Hang in there, friends, because today I want to talk about keeping your sanity during the query process with a little organization.
Keeping the process of query letter writing organized has helped me tremendously with tracking when, where and to whom I am sending out my requests to be sure that I don't send to the same agent twice, and so on.
As always, go with what works for you, but I wanted to show you what has kept me sane. At least I'm told I haven't completely lost my mind yet. Hopefully. *eye twitch*
First things first. You're going to write a lot of query letters. A lot. Probably not single digits, and maybe not even double digits. Yes, it's possible you will send over a hundred query letters.
Enough to want to keep track.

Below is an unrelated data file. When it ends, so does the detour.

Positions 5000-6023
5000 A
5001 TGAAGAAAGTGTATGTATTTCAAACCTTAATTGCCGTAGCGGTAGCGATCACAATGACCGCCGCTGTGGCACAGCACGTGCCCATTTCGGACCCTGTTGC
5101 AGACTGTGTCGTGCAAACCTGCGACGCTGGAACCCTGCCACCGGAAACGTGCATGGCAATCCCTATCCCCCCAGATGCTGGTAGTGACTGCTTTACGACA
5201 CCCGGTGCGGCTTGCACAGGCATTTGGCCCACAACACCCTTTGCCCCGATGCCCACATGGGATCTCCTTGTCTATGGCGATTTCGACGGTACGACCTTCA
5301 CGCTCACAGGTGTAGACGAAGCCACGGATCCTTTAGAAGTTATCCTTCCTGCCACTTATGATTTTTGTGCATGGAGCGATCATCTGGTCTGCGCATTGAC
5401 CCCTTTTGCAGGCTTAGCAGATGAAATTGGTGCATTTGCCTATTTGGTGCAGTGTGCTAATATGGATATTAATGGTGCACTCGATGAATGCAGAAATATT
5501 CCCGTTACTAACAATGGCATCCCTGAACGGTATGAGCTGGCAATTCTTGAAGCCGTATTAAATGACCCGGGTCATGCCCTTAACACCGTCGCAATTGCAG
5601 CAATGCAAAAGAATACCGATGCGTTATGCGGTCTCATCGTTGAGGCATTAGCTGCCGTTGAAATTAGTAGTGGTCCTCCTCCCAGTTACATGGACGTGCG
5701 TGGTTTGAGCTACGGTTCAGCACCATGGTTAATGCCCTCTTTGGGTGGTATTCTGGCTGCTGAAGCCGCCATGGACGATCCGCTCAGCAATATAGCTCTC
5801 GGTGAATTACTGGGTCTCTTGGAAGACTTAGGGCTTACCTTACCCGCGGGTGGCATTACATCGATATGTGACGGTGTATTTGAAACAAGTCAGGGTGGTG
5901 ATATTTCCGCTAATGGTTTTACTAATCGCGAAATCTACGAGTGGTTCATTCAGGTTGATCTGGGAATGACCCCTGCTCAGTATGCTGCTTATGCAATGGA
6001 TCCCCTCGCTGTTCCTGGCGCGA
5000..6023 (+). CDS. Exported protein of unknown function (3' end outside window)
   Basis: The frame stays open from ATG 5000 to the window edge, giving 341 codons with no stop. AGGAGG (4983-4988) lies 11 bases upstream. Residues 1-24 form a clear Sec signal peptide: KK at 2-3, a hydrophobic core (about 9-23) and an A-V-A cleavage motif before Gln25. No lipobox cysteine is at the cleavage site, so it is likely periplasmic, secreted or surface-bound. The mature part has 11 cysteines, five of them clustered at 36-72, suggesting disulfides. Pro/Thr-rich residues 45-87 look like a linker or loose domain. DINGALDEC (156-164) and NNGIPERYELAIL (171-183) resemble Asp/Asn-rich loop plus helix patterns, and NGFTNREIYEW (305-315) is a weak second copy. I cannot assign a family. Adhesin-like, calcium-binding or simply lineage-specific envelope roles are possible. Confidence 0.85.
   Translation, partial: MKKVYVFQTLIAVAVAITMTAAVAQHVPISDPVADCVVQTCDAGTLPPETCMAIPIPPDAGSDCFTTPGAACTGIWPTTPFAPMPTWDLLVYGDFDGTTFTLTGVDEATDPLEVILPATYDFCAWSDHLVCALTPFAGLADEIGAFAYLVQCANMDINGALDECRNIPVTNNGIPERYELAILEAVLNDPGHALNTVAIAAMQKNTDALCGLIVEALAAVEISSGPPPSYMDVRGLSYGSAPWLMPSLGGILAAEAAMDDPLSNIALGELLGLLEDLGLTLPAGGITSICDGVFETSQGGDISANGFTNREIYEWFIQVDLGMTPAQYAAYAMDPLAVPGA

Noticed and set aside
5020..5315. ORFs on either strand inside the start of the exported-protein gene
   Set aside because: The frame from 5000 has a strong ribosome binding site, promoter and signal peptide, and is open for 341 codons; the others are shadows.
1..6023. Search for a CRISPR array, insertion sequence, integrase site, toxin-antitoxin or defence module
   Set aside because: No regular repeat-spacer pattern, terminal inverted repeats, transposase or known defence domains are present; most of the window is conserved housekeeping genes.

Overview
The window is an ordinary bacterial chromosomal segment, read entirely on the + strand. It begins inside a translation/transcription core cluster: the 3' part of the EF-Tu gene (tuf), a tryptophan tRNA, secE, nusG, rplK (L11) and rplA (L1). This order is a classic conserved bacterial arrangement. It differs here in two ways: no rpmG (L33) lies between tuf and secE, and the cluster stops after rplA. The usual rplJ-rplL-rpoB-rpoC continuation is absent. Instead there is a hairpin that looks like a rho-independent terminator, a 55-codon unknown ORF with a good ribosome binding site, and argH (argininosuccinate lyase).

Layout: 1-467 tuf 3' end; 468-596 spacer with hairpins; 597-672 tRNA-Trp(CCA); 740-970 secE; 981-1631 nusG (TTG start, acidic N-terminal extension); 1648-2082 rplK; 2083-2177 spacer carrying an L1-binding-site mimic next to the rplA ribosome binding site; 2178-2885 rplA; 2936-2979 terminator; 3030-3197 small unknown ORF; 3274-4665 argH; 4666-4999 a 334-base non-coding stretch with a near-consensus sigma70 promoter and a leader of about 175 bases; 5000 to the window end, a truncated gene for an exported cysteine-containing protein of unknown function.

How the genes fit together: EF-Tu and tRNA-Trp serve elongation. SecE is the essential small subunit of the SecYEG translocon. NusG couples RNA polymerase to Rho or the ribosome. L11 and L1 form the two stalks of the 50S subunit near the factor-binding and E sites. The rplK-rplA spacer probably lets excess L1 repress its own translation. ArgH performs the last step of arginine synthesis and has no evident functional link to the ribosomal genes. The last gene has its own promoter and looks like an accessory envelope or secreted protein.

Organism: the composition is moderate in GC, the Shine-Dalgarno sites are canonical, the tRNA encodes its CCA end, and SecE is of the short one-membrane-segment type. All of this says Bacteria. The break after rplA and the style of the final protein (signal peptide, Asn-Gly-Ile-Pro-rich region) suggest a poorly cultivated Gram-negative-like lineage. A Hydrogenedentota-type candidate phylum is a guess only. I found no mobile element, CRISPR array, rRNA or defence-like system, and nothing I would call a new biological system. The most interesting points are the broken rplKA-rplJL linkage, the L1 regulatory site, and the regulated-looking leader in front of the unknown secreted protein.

What you want to track is the date you sent the letter, the agent's name, and the agency.
On top of that, I want to know if they requested a full or if they respectfully declined.
Why is this handy?
Well, a simple sorting trick will allow you to alphabetize the list be either agent name or agency. Say you got a rejection from one agent in the agency, now you can query another agent in the same agency. Don't query two agents in the same agency until you get a no-thanks from one.
Also, if you get a request for full, this system allows you to see if you have any other requests out there. (Not that you're likely to forget such joyous news, but you get it). If this happens, you should always notify the first agent who requested the full and let them know another agent has requested one too.
I'll tell you now, my tracker has many more than four on the list. So many more. Every time I see a new agent pop up somewhere, I have handy place to turn to to see if I've already sent them my stuff. I can't imagine what a mess my brain and desk would be without this system. I hope it helps you!
Tell me: Do you have a system for tracking QL's?